Personal Ethical Statement Assignment Example | Topics and Well Written Essays - 250 words

Personal Ethical Statement - Assignment Example My blind spot, according to the inventory, is the belief that my motives will always justify the methods. Most of the time I fail when it comes to accountability; I have always placed my demands and needs first and I do not care explaining to those who depend on me so long as my needs are satisfied. In addition, sometimes I become complacent and leave many problems unsolved intentionally. People around me always get upset because I always focus on my own motives and ignore the obvious problems around us. My strength lies balancing my entrepreneurship with my responsibilities. I strongly value autonomy since I am self-reliant and accountable to my community. Thus, I avoid being rigid, stick to the usual duties and attempt to follow my dream whenever I get the slightest opportunity. On the other hand, my weakness is becoming greedy or judgmental in my expectations of others. Thus, I am always quick to criticize and label others unethical whenever my coworkers do not meet their job targets or rather fulfill their responsibilities. My values, as per this inventory are sensible and rational. I am a person with the full potential when it comes to finding solutions to societal problems. Managing a personal business is what I want to pursue because this inventory have taught me how to relate with people, regardless of age, social status, sex or race. I have bigger dreams that would benefit my community but in the meantime, working on my weaknesses is my priority since it will shape who I

Tuesday, February 4, 2020

Chinese Film Essay Example | Topics and Well Written Essays - 750 words

Chinese Film - Essay Example The reasons why film is particularly suited for semi-unimpeded movement across national borders, cultural boundaries and linguistic barriers will be illustrated in this essay through reference to Crouching Tiger, Hidden Dragon. Through a critical analysis of this production, the essay will expose the extent to which this supposedly Chinese film is, as with cinema in general, a transnational work. Globalisation has, undoubtedly, maximised cinema's capacity to function as a transnational medium of communication. As Lu (1997) asserts, contrary to immediate assumptions, this is not because globalisation has facilitated the movement of goods and services across borders or because it is characterised by an intricate network of transnational interpersonal communication system (internet), but because film has become transnational. Ethnic and national cinema is decreasingly purely ethnic and increasingly international in scope (Lu, 1997). The veracity of the aforementioned is perfectly evidenced in Ang Lee's 'Chinese' film, Crouching Tiger, Hidden Dragon. ... Produced and released in 2000, the film won, within the context of non-English speaking cinema, unprecedented international acclaim and box office success, even scooping up four Oscars (Rose, 2001). The film's budget of fifteen million dollars was the highest ever for a Chinese language film and became the most commercially successful foreign film ever to be distributed worldwide, grossing more than two hundred million dollars in global box office receipts (Rose, 2001). Its international success cannot be divorced from the inherently transnational character of the production. As Cheshire (2001) writes, Crouching Tiger, Hidden Dragon's director, Ang Lee, was born in Taiwan, studied theatre acting and directing at the Taiwan Academy of Arts in Taipei, received a bachelor's degree in theatre at the University of Illinois, Urbana Champaign, and continued his studies in film at New York University in the nation's cultural melting pot. By the time he made Crouching Tiger, Hidden Dragon, Le e had already completed three Chinese language films and three Hollywood projects (Cheshire, 2001). In 1995, the British screenwriter and actress, Emma Thompson, invited Lee to adapt Austen's British classic Sense and Sensibility to the cinema. Then Lee took on the American suburbs of the 1970s in Ice Storm (1997) and the war-torn American South in Ride with the Devil (1999) (Cheshire, 2001). Apart from the thoroughly transnational character of its director, Crouching Tiger Hidden Dragon (2000) includes such transnational artistic talents as Chow Yun-Fat (Hong Kong), Michelle Yeoh (born in Malaysia, but began her film career in Hong Kong), Zhang Ziyi (China), Chang Chen (Taiwan), and Cheng Pei-pei (Hong Kong). The cinematographer Peter Pau and fight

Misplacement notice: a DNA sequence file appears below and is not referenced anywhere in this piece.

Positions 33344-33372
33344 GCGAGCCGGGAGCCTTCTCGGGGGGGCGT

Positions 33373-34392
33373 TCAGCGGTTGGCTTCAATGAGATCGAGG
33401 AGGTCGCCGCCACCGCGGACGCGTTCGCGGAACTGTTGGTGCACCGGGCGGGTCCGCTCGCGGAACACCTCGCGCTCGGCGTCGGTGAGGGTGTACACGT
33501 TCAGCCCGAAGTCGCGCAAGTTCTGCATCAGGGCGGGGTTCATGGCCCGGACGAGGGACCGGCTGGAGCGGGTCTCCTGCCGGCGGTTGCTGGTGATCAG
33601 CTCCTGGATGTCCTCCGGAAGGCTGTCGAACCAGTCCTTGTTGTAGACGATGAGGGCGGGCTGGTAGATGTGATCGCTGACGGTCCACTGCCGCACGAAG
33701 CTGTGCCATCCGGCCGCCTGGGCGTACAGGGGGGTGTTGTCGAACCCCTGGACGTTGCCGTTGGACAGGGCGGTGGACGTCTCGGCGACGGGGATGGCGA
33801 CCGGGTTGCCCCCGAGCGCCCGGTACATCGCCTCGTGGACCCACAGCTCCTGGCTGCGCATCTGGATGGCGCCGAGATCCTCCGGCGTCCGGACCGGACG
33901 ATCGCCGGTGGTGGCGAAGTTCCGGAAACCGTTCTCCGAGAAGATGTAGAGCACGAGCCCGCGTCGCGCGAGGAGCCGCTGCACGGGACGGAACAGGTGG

Monday, January 27, 2020

Principles of Corporate Social Responsibility